University News

Curricular diversity task force announced

Task force to reassess Diverse Perspectives in Liberal Learning, sophomore seminars

By
Senior Staff Writer
Friday, March 4, 2016

Provost Richard Locke P’17 announced the creation of the Task Force on Diversity in the Curriculum Thursday in a community-wide email. The group is charged with evaluating how the University can stay true to commitments to inclusivity set forward in the Diversity and Inclusion Action Plan unveiled by President Christina Paxson P’19 Feb. 1.

The provost’s task force will be chaired by Maud Mandel, dean of the College, and includes a number of faculty members from a variety of departments as well as two undergraduate student representatives.

Some of the largest departments are represented on the task force, which includes members of the biology, economics and engineering departments. The committee will also include Tony Bogues, director of the Center for the Study of Slavery and Justice and professor of Humanities and Critical Theory, and Nancy Khalek, interim director of the Center for the Study of Race and Ethnicity in America and associate professor of religious studies.

The DIAP stipulated that the task force be formed to move “diversity-related intellectual questions to the center of the curriculum,” according to the Office of the Provost’s website.

The group has a number of charges centered on determining how the University, its faculty and curriculum are promoting “inclusive classroom practices” and where there is room for improvement in that regard.

Reevaluation of existing programs is also a tenet of the task force’s charge. The Diverse Perspectives in Liberal Learning courses will be assessed with special consideration as to whether or not they meet “Brown’s current goals regarding curricular needs,” according to the Office of the Provost’s website.

Founded in 2002, the DPLL program was originally intended to ensure that students not only “understand the complex dynamics of social inequity, exclusion and difference” but also “do something with what they learn,” according to the site.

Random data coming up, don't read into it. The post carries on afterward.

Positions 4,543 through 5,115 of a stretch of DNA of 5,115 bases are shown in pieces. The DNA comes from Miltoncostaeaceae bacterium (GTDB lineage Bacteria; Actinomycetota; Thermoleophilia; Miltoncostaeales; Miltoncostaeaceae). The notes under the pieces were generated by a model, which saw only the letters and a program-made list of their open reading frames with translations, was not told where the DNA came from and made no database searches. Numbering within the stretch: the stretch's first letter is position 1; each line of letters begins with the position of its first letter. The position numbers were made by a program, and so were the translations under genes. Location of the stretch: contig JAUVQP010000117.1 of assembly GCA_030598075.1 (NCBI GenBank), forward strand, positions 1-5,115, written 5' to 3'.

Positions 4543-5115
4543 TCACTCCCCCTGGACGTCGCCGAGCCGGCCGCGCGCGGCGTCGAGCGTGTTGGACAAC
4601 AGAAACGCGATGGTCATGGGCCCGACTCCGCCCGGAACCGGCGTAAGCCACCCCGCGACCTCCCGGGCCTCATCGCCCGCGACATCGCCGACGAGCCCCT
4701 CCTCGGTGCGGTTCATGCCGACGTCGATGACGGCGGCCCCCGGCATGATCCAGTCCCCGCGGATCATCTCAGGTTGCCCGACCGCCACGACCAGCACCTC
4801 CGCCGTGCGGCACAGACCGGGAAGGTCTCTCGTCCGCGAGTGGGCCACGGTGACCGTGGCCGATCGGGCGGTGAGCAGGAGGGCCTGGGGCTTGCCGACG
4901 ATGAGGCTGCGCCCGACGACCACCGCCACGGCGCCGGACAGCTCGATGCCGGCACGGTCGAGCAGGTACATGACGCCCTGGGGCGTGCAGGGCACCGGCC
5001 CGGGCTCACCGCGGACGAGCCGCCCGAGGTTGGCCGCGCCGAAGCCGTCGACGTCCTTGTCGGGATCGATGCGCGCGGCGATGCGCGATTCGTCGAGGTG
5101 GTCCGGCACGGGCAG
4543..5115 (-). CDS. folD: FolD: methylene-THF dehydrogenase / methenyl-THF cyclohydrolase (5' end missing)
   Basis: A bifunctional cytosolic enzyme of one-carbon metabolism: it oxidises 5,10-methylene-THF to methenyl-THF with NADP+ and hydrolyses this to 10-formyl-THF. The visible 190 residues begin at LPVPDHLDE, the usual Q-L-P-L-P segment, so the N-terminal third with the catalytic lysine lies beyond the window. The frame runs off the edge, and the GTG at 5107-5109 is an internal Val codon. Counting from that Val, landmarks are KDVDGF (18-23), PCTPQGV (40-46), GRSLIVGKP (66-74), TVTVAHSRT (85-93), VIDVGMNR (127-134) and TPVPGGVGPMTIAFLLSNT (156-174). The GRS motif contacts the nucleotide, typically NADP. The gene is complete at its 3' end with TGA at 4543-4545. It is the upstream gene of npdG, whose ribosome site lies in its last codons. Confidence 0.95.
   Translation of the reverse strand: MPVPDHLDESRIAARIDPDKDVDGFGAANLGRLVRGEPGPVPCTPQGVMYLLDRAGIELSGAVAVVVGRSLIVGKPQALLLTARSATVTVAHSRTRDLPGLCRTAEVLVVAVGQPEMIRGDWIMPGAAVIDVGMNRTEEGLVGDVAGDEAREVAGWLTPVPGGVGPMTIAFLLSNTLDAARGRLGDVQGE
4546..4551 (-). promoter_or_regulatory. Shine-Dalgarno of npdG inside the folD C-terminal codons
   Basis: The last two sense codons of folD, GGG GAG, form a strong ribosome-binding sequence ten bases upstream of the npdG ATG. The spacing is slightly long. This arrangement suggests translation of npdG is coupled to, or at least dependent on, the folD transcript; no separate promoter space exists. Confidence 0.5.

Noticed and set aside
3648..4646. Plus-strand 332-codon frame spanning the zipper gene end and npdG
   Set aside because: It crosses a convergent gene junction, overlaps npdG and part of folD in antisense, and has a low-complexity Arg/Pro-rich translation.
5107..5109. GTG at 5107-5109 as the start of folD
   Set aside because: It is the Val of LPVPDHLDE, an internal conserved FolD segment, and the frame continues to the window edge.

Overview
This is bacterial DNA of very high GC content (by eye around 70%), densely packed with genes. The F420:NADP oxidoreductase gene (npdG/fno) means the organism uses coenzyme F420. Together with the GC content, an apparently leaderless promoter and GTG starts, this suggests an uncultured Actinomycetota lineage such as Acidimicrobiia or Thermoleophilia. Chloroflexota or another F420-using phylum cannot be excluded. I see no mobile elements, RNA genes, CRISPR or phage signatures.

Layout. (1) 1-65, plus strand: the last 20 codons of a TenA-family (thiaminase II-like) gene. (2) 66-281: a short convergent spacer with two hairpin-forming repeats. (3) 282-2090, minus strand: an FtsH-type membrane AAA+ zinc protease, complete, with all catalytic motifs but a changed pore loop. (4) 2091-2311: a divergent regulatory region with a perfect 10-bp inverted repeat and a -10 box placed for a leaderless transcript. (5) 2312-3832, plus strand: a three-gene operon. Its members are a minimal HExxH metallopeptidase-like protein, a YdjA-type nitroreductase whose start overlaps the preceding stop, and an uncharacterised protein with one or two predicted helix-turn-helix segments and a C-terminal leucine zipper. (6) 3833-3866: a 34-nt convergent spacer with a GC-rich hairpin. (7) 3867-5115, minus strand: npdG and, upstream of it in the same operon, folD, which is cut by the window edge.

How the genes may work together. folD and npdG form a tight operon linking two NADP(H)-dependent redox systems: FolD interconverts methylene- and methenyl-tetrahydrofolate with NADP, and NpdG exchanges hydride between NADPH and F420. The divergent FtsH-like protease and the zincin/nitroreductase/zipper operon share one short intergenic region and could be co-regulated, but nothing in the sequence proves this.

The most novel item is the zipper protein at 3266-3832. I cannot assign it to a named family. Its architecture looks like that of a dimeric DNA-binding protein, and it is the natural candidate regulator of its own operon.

DPLL courses were previously labelled as “American Minority Perspectives,” and the name change reflects the University’s effort to effectively label classes that deal with questions of “power, privilege, racism, diversity and inclusion,” Mandel told The Herald.

The group will also review sophomore seminars to evaluate how they “encourag(e) student engagement with questions of diversity and inclusion,” according to the provost’s website.

It’s unclear whether or not DPLL or similar courses will be enforced mandatorily, a demand made by student activists in response to an initial draft of the DIAP, The Herald previously reported.

“That is not listed as one of the specific tasks that the committee is investigating,” Mandel said. But she noted that discussion of course requirements within the task force is “inevitable” considering discourse on the issue last semester.

One line of the email notes that the task force will determine the best practices for Brown and “elsewhere,” a section Mandel said was indicative of the broader American academic climate.

“There are other schools that have grappled with the question of diversity in the curriculum,” Mandel said, adding that looking at peer institutions is the key to discovering best practices and creative ways of thinking to address the issue.

The task force met for the first time Wednesday and will continue to meet regularly throughout the semester. Its work will culminate in a list of recommendations. Locke closed his campus-wide email by noting that he and Paxson “look forward” to reviewing the task force’s findings by fall 2016.

“The work of the task force is essential in ensuring that Brown is a richly diverse and inclusive academic community,” Locke wrote, adding that the curriculum should be defined by “academic rigor, scholarly excellence and a range of ideas and perspectives.”

3 Comments

  1. Eric Rohmer says:

    barf.

    • Willie Sam says:

      Very excited to see Tony Bogues on the panel. Did a wonderful job chairing the investigation of mob rule at the Ray Kelly lecture and then blaming it on widespread white supremacy and “institutional racism” at Brown. Can’t wait to see what recommendations the panel offers this time.
      The Cultural Revolution at Brown U under CPax marches on

  2. ShadrachSmith says:

    Mandatory re-education for whatever the DNC meme happens to be 🙂

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